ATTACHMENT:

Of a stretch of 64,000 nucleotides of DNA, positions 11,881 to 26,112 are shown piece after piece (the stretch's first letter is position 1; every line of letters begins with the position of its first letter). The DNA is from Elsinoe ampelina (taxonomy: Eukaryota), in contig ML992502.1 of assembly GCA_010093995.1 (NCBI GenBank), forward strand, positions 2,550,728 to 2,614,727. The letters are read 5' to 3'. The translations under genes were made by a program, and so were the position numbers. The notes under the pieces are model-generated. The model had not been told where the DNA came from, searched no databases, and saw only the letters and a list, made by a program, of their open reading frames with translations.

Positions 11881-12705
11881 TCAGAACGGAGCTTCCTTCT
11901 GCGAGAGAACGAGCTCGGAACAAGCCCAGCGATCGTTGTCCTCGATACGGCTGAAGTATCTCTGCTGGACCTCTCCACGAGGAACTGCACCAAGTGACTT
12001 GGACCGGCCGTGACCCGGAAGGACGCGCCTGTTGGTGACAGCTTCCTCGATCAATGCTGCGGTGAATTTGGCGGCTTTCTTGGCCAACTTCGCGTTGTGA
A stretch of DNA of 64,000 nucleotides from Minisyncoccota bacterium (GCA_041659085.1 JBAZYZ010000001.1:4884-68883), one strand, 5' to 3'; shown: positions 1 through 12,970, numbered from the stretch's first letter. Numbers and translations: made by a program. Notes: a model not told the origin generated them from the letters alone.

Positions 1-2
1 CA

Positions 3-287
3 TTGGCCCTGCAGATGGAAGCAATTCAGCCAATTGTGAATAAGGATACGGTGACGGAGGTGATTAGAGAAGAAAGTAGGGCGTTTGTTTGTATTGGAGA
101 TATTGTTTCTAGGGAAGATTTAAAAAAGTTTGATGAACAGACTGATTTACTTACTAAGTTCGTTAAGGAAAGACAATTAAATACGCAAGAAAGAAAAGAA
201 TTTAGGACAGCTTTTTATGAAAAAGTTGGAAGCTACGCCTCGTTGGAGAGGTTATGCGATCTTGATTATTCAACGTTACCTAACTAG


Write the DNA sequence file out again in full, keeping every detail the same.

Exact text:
Of a stretch of 64,000 nucleotides of DNA, positions 11,881 to 26,112 are shown piece after piece (the stretch's first letter is position 1; every line of letters begins with the position of its first letter). The DNA is from Elsinoe ampelina (taxonomy: Eukaryota), in contig ML992502.1 of assembly GCA_010093995.1 (NCBI GenBank), forward strand, positions 2,550,728 to 2,614,727. The letters are read 5' to 3'. The translations under genes were made by a program, and so were the position numbers. The notes under the pieces are model-generated. The model had not been told where the DNA came from, searched no databases, and saw only the letters and a list, made by a program, of their open reading frames with translations.

Positions 11881-12705
11881 TCAGAACGGAGCTTCCTTCT
11901 GCGAGAGAACGAGCTCGGAACAAGCCCAGCGATCGTTGTCCTCGATACGGCTGAAGTATCTCTGCTGGACCTCTCCACGAGGAACTGCACCAAGTGACTT
12001 GGACCGGCCGTGACCCGGAAGGACGCGCCTGTTGGTGACAGCTTCCTCGATCAATGCTGCGGTGAATTTGGCGGCTTTCTTGGCCAACTTCGCGTTGTGA
A stretch of DNA of 64,000 nucleotides from Minisyncoccota bacterium (GCA_041659085.1 JBAZYZ010000001.1:4884-68883), one strand, 5' to 3'; shown: positions 1 through 12,970, numbered from the stretch's first letter. Numbers and translations: made by a program. Notes: a model not told the origin generated them from the letters alone.

Positions 1-2
1 CA

Positions 3-287
3 TTGGCCCTGCAGATGGAAGCAATTCAGCCAATTGTGAATAAGGATACGGTGACGGAGGTGATTAGAGAAGAAAGTAGGGCGTTTGTTTGTATTGGAGA
101 TATTGTTTCTAGGGAAGATTTAAAAAAGTTTGATGAACAGACTGATTTACTTACTAAGTTCGTTAAGGAAAGACAATTAAATACGCAAGAAAGAAAAGAA
201 TTTAGGACAGCTTTTTATGAAAAAGTTGGAAGCTACGCCTCGTTGGAGAGGTTATGCGATCTTGATTATTCAACGTTACCTAACTAG